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Comment: Re:Move to Android (Score 1) 141

by texas neuron (#45753343) Attached to: BlackBerry Posts $4.4 Billion Loss, Will Outsource To Foxconn

Stuffing the channel? I don't hear stories about huge write downs. If anything Nokia was supply constrained most of the year on most models.

The number sold isn't that small. That's the point, the number sold is larger than BlackBerry at its height.

They are making progress - but 8.8 million windows phone sales is not "larger than Blackberry at its height". Blackberry's top was . Revenue wise - ASP is falling for lumia and is well below what Blackberry was dosing. Lumia is making headway against the low end android market.

Comment: Apple is not more expensive now. (Score 1) 390

The only data source I can see for how long people keep their phones in use is flickr. If you look at the various vendors ( you will see a drop off in high end phones beginning as early as 12 months for some models, 18 months for others. iPhones maintain their use on flicker much longer. The drop off is the iphone 4 was very gradual during the last year.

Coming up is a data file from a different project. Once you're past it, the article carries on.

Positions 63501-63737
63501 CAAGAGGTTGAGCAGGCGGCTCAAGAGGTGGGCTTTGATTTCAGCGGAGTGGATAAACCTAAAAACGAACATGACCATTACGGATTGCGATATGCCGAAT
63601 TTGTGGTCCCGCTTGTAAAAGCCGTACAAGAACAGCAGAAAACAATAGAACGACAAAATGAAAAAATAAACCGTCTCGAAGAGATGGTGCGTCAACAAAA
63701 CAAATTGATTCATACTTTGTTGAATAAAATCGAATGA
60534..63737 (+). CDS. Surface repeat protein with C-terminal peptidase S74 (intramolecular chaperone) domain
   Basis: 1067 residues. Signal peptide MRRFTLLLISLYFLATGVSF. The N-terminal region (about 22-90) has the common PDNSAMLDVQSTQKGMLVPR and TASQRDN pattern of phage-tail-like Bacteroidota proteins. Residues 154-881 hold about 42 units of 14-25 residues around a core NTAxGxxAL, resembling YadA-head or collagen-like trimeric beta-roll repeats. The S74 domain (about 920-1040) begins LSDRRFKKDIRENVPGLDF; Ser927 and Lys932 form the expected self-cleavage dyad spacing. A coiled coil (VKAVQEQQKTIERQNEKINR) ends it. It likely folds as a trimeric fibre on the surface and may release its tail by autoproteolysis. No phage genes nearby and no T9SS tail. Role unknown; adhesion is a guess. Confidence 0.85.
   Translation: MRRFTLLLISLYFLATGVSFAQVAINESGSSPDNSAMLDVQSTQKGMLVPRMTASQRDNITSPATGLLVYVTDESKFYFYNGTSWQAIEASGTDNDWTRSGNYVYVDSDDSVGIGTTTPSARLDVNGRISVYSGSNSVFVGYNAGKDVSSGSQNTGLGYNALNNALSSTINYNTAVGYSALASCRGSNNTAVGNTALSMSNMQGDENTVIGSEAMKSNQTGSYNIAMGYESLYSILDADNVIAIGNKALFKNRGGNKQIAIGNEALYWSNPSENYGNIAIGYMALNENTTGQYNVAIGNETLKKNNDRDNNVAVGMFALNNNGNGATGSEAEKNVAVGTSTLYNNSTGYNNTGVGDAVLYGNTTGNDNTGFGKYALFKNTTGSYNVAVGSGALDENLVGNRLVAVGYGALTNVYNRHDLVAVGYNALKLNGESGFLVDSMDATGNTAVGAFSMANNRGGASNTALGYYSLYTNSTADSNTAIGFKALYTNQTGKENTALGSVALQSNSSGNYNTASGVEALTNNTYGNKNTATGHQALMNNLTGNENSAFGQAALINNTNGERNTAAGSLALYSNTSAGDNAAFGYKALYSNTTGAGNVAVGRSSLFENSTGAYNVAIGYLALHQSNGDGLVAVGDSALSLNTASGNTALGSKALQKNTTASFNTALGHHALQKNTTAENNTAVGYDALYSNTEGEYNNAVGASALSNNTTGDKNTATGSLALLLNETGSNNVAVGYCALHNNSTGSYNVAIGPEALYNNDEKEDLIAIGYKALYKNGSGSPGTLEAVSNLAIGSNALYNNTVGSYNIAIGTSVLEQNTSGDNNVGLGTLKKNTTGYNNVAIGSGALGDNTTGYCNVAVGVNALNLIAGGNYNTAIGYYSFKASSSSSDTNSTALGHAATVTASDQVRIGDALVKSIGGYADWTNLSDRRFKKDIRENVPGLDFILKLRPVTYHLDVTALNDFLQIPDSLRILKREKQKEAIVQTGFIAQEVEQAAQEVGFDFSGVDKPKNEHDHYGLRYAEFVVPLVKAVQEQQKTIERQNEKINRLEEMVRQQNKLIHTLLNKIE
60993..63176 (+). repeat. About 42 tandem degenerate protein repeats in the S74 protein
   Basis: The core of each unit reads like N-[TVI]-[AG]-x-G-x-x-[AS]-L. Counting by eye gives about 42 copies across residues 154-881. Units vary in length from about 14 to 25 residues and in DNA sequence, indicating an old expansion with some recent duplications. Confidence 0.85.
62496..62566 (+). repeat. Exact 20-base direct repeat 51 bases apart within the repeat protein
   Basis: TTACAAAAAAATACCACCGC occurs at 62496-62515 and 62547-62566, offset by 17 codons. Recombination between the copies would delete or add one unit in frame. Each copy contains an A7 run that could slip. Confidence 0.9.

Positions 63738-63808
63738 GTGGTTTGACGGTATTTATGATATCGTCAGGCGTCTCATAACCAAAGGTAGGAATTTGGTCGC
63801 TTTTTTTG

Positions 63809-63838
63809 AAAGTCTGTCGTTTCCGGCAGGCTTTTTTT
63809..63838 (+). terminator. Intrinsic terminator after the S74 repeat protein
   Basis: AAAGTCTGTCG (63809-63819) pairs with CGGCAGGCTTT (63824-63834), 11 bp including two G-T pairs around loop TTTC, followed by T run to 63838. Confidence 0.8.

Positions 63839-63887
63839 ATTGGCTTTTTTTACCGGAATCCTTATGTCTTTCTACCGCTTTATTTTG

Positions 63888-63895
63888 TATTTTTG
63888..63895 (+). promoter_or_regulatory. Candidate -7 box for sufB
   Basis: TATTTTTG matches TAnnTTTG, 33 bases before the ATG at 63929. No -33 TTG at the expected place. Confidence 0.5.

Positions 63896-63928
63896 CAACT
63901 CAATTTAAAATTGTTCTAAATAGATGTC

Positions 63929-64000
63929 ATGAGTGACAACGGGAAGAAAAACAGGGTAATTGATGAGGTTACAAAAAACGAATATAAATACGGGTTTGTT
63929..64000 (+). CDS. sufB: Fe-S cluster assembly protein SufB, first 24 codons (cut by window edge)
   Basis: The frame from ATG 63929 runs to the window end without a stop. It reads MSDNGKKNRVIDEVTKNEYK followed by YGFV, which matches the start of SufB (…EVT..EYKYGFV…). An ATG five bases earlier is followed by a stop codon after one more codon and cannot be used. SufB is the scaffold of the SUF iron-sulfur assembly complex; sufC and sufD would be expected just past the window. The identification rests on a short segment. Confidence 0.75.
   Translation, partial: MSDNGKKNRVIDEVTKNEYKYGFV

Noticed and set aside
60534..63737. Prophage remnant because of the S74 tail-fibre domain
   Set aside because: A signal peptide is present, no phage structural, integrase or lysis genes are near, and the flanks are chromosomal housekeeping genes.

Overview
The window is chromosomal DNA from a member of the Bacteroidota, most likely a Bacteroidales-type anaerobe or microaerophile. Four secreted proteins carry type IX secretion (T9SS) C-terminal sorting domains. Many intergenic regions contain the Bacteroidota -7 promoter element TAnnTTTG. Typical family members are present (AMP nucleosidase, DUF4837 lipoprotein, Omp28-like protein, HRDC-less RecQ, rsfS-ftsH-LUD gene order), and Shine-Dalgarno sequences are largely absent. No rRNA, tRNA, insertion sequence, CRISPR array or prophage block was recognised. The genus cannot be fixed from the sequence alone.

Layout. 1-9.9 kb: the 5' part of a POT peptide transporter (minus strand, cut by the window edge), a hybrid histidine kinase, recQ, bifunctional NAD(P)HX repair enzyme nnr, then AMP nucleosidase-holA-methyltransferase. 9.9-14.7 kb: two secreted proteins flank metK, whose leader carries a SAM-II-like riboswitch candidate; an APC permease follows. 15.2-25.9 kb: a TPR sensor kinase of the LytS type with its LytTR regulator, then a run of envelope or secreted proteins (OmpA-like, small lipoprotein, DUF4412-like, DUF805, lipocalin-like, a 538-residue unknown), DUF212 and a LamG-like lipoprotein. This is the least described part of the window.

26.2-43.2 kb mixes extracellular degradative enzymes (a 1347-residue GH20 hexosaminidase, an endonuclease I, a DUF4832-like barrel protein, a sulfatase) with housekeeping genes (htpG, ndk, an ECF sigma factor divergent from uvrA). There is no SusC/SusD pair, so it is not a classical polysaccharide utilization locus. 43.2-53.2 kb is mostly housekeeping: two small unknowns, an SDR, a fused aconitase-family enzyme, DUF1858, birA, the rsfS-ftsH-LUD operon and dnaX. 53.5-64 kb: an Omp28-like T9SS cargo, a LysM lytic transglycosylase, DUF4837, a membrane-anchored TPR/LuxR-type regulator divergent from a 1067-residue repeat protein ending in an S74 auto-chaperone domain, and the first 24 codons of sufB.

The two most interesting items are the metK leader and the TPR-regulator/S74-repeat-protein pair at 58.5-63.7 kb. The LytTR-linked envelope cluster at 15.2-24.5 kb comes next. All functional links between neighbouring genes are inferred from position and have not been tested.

I do not think one can compare different manufacturers use rate since OS and geography has an impact, but you probably can compare Galaxy S4 to S3 to S2. Notice that the S4 is selling very poorly compared to the S3 at this time.

I think the total cost of ownership of an iPhone is much less than a high end Android phone due to its longevity and OS upgrade policy.

Comment: It should be about "positive job growth" (Score 1) 435

by texas neuron (#44435179) Attached to: Obama Praises Amazon At One of Its Controversial Warehouses
Amazon, Sam's, Walmart, Home Depot - etc. all cost less because they either - make a smaller profit margin, pay less for what they sell, or pay less to run their business or some combination of the above. All of these mega-stores have put lots of smaller stores out of business and the result is a net job loss in the retail industry. Folks are paying less money for stuff so it may be a net gain overall but to think these are great jobs - as Obama does - is not very smart.